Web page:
Regional History

In the spring of 1881, David Russell and his wife Ijakalaka — an Ogalala Sioux — moved to eastern Montana and began a family. In 1885, a town had grown up near their ranch and was named Ekalaka, spelled phonetically for the ease of visitors. The Carter County Museum tells the story of the presence of American Indians in this area which goes back far more than the 1880s. This area has been home to several tribes, including the Crow, Northern Cheyenne, Mandan/Hidatsa, Lakota (Sioux), and Assiniboine and extends back to the Pleistocene era with the Mill Iron Site. On exhibit we have beadwork, pottery, hunting and gathering tools as well as other items that illustrate a livelihood and enduring traditions that continue today.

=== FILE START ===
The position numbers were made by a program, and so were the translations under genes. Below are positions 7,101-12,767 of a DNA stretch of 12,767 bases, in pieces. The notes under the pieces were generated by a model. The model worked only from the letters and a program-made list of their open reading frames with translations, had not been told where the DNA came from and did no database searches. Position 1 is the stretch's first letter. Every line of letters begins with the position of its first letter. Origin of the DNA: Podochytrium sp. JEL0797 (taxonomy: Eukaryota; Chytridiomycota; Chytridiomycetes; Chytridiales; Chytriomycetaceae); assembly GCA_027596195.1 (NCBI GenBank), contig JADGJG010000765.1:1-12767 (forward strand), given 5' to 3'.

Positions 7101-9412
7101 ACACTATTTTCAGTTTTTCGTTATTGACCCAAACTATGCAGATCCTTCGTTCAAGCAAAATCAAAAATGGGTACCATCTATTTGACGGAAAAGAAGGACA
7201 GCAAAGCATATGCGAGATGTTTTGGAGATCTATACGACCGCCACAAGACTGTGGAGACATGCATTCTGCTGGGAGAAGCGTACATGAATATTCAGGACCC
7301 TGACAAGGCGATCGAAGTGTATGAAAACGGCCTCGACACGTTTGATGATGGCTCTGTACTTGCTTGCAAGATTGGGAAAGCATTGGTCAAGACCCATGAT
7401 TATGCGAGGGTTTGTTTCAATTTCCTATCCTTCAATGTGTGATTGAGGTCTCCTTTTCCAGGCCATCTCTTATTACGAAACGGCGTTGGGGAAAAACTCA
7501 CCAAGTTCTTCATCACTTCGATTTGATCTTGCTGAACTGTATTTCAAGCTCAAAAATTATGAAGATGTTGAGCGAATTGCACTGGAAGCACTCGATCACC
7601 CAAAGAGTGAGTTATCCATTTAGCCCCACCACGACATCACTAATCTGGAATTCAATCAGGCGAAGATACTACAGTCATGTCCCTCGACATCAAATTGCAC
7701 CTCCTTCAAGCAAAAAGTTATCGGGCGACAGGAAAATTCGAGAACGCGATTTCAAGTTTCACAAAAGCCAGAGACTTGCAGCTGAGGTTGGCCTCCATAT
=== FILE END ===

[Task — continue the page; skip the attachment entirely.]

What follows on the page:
As the homesteaders moved into the area their possessions traveled across the prairie with them. The exhibits here at the CCM reflect the numerous donations that have been made by the residents of Carter County, telling a story that stretches back to the late 1800s. That story is told in garments, tools, guns, saddles, branding irons and more.

With the formation of Carter County in 1917, many of county’s sons and daughters have answered the call of their country and marched off to war, some never to return. The purpose of the Veteren’s Room is to tell their story in some small way. Each display within the Veteran’s room depicts an era of our country’s call to duty, beginning with the Indian Wars in the mid 1800′s to Desert Storm, complete with many of the uniforms, accoutrements, and memorabilia of the experience.

Posted in Exhibitions.